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Learning a real-life lesson

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For example, in eating outside in our sukkahs in the fall we learn something about vulnerability. We can’t make the sun shine, or the temperature remain as high as we’d like. The roof must be open enough so that we can see the sky — but that means we can get wet if it rains.

As we wrote in a Sukkot editorial, “If this teaches us nothing else, it must remind us that there are people who live with real hardships every day. When the week ends, we can return to our normal lives: dry, well-fed, within four solid walls. They cannot.”

The heat wave we are now experiencing should serve as a similar wake-up call. Not everyone has water — something so basic we almost take it for granted.

Yet an article in Monday’s New York Times reminds us that in Haiti, orphans are still arriving in makeshift shelters “naked and dehydrated.” Forget about fans — and food.

The heat, and the dire need around the world, reminds us that resources such as water must be prized and preserved. Green lawns are not a sacrament, and lawn sprinklers are not a necessity. We can conserve water in other ways as well, using less of it when we do laundry and wash dishes.

Those who fled to the white beaches we still enjoy here in New Jersey could think only with horror of what has happened to beaches along this nation’s Gulf Coast, where residents and visitors could not take refuge in formerly swimmable waters. Now, tar balls dot the sand, deposited by the countless tons of oil leaking from the BP well. Restaurants, inns, and other small businesses dependent on travelers are facing tough economic times, as are countless small businesses that rely on the water for their livelihood. And the wildlife — one has only to look at the pictures.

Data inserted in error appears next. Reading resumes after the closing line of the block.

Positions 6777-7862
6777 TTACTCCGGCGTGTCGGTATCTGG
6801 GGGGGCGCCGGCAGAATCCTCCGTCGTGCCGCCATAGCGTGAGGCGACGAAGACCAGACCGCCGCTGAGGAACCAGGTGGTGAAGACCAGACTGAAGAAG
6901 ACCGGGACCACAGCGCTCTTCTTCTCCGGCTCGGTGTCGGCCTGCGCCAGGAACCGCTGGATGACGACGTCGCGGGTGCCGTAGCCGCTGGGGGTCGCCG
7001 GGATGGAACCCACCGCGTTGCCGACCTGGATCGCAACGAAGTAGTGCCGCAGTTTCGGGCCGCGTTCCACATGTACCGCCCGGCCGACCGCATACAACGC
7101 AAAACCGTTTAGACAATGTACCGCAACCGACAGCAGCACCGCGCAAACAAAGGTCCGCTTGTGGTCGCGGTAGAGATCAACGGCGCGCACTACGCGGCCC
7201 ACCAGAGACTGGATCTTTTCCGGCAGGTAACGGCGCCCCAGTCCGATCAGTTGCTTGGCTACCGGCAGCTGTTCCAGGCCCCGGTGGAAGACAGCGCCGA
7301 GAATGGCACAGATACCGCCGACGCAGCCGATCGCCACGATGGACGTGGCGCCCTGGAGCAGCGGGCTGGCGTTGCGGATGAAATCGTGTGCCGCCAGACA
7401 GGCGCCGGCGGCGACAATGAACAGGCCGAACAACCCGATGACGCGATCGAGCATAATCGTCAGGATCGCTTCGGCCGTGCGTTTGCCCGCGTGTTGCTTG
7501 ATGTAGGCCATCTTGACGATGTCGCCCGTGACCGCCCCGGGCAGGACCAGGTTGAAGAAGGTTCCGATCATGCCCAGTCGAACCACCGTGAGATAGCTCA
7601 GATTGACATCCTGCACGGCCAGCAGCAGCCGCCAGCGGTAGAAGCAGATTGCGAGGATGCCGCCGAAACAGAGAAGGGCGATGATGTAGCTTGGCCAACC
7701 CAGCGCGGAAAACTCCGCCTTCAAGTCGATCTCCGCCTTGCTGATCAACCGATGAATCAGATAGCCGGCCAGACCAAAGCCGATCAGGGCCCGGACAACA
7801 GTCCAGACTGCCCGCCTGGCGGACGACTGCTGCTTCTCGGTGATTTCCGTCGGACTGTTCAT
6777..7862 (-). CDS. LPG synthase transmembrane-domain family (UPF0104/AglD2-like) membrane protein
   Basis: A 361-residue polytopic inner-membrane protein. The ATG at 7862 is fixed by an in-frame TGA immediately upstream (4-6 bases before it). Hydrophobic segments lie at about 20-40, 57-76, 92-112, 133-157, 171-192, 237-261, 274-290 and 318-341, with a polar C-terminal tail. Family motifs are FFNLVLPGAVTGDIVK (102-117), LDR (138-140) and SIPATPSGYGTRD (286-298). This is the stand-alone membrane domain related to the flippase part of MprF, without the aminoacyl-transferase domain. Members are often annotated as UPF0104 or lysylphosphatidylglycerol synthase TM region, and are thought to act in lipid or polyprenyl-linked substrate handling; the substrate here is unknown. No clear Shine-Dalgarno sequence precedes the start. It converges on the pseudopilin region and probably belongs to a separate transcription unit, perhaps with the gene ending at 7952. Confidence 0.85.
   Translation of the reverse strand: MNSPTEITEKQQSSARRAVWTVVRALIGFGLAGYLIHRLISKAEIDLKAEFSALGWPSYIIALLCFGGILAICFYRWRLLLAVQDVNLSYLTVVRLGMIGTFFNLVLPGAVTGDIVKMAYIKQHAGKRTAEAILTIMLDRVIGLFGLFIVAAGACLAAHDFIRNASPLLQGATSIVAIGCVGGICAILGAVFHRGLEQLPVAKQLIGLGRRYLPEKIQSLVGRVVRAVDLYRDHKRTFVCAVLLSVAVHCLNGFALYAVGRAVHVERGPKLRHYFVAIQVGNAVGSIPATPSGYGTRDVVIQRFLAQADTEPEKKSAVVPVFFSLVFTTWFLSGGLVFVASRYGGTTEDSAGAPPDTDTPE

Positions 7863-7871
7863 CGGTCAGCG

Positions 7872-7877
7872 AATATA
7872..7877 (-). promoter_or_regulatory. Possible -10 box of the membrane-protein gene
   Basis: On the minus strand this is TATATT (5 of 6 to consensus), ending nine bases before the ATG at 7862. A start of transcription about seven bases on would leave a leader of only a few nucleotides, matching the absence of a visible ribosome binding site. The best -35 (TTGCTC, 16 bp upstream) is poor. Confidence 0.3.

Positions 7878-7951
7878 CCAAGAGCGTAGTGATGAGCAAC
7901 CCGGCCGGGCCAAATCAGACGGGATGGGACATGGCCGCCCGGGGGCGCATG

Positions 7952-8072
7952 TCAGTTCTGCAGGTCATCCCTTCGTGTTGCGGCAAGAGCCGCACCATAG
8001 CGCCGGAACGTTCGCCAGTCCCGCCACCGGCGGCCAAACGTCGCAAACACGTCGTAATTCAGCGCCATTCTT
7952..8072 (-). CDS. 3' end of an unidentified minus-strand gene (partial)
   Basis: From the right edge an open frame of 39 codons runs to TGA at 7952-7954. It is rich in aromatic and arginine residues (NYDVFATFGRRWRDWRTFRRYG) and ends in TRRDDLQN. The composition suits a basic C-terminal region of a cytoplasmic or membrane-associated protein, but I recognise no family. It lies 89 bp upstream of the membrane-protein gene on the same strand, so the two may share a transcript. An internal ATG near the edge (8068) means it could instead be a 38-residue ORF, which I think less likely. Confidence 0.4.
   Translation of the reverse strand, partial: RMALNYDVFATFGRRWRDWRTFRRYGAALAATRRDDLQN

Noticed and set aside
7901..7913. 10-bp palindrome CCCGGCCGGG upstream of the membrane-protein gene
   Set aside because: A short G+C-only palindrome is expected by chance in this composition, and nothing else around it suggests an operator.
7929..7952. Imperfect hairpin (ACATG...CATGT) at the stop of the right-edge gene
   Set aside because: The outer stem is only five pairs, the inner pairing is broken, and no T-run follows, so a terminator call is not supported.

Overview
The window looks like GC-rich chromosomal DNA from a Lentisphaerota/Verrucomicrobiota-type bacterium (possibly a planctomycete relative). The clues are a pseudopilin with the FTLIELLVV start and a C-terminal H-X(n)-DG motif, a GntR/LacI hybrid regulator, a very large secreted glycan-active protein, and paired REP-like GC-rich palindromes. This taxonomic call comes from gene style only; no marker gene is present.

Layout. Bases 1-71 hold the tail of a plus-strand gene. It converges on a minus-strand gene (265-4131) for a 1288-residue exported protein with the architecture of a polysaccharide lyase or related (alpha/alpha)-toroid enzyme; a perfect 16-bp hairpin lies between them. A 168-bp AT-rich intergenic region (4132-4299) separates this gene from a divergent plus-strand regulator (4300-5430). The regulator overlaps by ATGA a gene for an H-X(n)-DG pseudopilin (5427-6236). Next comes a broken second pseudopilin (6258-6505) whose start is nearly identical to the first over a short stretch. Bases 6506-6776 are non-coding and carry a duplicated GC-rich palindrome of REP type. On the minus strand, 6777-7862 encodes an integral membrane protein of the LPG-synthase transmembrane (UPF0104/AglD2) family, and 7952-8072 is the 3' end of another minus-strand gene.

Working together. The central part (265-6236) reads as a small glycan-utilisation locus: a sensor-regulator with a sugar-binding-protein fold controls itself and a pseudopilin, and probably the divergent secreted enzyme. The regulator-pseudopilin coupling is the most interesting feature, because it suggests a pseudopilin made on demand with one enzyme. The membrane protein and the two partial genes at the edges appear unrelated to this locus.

The heat should also remind us of our very Jewish responsibility to look out for our neighbors. Are there people in our community more vulnerable than others to its ravages? Perhaps our synagogues can begin with their own members, ensuring that the homebound have sufficient water and supplying them with other members’ unused fans or even air-conditioning units.

There is something we can do. Let’s keep that in mind.


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A view from the pew


Toward an end to gun violence

It is not entirely foreign to Jews to imagine being massacred at prayer.

This is not even a question of historical memory, although our story overflows with such murderous episodes. No, we just have to think back to last November, when assassins burst into a synagogue at Har Nof, in Jerusalem, and butchered four men there as they stood lost in the Amidah, the silent prayer at the heart of the service.

Then the killers slaughtered a Druze policeman who tried to protect the daveners.

Last week, a crazed, racist 21-year-old, a loser with a bowl haircut, dead eyes, and a gun, went into the Emanuel A.M.E. church in Charleston, South Carolina. Charleston, like Jerusalem, is an old city (although of course here in the New World we measure age in centuries; in Israel it’s in millennia). It’s been at the heart of the slave trade, and so represented evil, but it is also beautiful, graceful, quirky, and a bustling tourist destination.



Thoughts on identity

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